Members of the Parliament of India’s Rajya Sabha (upper house) have promised the Transgender Persons (Protection of Rights) Bill 2018 will not pass in its current form after protests from the LGBTI community last week.

The bill, which passed the Lok Sabha (lower house) on 17 December, claims to provide protections to India’s transgender people but it has been widely criticised for being written without consultation with the trans community, according to News18.

If passed the legislation would require trans people to undergo “screening” tests in order to affirm their identity, decrease sentencing for anti-transgender violence, restrict the definition of family to those “related by blood or marriage or by adoption made in accordance with law”, and criminalise begging.

“The entire Bill is problematic. Gender self-determination has been done away with, begging has been criminalised and there is no recognition of a person’s choice of family in cases where their own family disowns them,” an LGBTI activist named Chand told The Hindu.

Protesters were also critical of the Trafficking of Persons (Prevention, Protection and Rehabilitation) Bill 2018, which fails to differentiate between voluntary sex works and trafficking. Begging and sex work are often seen as some of the only viable sources of income for transgender people in India, who face discrimination in other lines of work.

“The government has criminalised begging, but many of us have no other option. Neither do people want to employ us nor is the government making provisions for us to be educated and employed,” another activist Vicky Shinde said.

Members of the trans community often must flee their family homes due to mental and physical abuse, seeking refuge in gharanas, transgender communities. The legislation would require trans people stay with their abusive families or go to rehabilitation homes instead, where they could potentially be met with the same kinds of abuse and discrimination.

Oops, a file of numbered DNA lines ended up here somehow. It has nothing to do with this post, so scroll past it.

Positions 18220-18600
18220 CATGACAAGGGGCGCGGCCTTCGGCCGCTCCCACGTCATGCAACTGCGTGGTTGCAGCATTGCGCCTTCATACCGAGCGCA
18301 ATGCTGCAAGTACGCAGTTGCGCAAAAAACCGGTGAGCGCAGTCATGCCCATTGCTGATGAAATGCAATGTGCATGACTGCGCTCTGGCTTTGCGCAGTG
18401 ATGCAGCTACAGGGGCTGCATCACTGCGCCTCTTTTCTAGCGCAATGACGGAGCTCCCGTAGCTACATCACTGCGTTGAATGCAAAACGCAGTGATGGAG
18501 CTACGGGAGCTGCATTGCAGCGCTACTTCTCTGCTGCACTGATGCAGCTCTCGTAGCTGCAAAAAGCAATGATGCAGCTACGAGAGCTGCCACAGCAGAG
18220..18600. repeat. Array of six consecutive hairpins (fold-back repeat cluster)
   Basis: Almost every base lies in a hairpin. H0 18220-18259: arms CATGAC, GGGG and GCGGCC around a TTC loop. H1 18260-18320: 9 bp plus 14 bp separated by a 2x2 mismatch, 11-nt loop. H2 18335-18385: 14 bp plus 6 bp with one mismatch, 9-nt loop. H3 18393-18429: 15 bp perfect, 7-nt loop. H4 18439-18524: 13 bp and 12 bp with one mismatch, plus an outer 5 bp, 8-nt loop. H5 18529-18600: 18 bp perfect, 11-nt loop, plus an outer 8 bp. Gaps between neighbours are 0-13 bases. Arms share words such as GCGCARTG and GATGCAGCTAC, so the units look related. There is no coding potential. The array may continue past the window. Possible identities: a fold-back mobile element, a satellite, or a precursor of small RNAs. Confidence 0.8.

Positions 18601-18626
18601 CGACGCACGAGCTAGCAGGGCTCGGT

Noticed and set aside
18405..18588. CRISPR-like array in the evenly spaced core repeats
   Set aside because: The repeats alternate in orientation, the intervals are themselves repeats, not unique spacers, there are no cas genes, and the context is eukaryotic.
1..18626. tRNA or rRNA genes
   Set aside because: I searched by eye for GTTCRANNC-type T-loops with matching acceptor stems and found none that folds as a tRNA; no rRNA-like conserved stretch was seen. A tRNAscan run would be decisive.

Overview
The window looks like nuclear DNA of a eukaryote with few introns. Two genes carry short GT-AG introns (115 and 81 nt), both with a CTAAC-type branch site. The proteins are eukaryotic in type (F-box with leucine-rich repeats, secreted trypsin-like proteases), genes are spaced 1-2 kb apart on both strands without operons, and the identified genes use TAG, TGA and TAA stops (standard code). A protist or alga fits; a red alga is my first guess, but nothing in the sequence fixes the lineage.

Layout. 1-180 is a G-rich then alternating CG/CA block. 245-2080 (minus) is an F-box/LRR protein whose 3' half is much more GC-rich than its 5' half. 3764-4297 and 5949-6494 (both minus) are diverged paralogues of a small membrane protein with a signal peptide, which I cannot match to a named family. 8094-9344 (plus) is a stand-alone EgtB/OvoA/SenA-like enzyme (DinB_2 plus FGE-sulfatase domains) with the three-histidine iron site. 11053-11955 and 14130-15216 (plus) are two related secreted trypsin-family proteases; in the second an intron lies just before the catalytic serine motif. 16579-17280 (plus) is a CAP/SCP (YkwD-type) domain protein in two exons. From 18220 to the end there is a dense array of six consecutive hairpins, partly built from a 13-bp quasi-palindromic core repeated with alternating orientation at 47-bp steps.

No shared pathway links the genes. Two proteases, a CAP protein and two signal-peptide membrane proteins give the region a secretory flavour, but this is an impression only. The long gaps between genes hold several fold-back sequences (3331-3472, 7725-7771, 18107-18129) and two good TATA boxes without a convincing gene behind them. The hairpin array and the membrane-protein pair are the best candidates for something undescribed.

“I knew I was male when I was in the second grade. I liked male things,” Saransh Pathak, a trans man, told News18.

“It’s been ten years since I’ve been trying to explain it to my family. It became very difficult to live at home. I have had to stay away for some time. They thought this was a phase but it wasn’t, I couldn’t tell them that.”

Earlier this year India’s Supreme Court decriminalised homosexuality, striking down Section 377, a colonial-era law which categorised gay sex as an “unnatural offence”. Transgender journalist Christy Raj claimed the Transgender Bill was passed in response to the decision.

“The Bill is being used to make up for Section 377. You gave us freedom and now you are trapping us and eventually want to kill us,” she told The Indian Express.

34 student LGBTI groups from universities across the nation showed their support for the protests, signing a group statement condemning the bill and conducting their own talks, discussions, and rallies on campuses, The New Indian Express reported.

“It is contrary to the Supreme Court NALSA verdict and violates the right to identity and basic constitutional rights, encodes discrimination, offers no reservations while criminalizing transgender community traditional livelihood of begging,” the statement read.

The ‘Supreme Court NALSA verdict’ refers to a 2014 ruling that transgender people have the constitutional right to self-identify as male, female, or transgender without medical intervention.

“Each person’s self-defined sexual orientation and gender identity is integral to their personality and no one shall be forced to undergo medical procedures, including SRS, sterilisation or hormonal therapy, as a requirement for legal recognition of their gender identity,” the Supreme Court said.

Indian National Congress’ Rajeev Gowda, a member of Rajya Sabha, called the bill a “massive injustice”, according to the National Herald.

“We saw that without much discussion a bill was passed in Lok Sabha. The bill which claims to protecting the rights of the transgender community is actually doing the exact opposite,” he said.

“When it comes to Rajya Sabha, there is a whole group of us gathered across party lines who will send it to select committee. That will give us a chance to sit with it, to work on improving it and to counter all the negativity infused by the government into the bill.”

Members representing the Dravia Munnetra Kazhagam and Communist Party of India (Marxist) parties also showed their support for the transgender community, vowing to stop the current legislation becoming law.

“The movement carried out by the community against the bill is very good and transgenders are loved in Bengal,” said another member, Derek O’Brien, of the All India Trinamool Congress (TMC).

“My message is that don’t worry, TMC is the third-largest party in Rajya Sabha and 47 MPs from the party promise that the bill will not be passed in Rajya Sabha. We also have support from other parties. This bill will go to select committee.”

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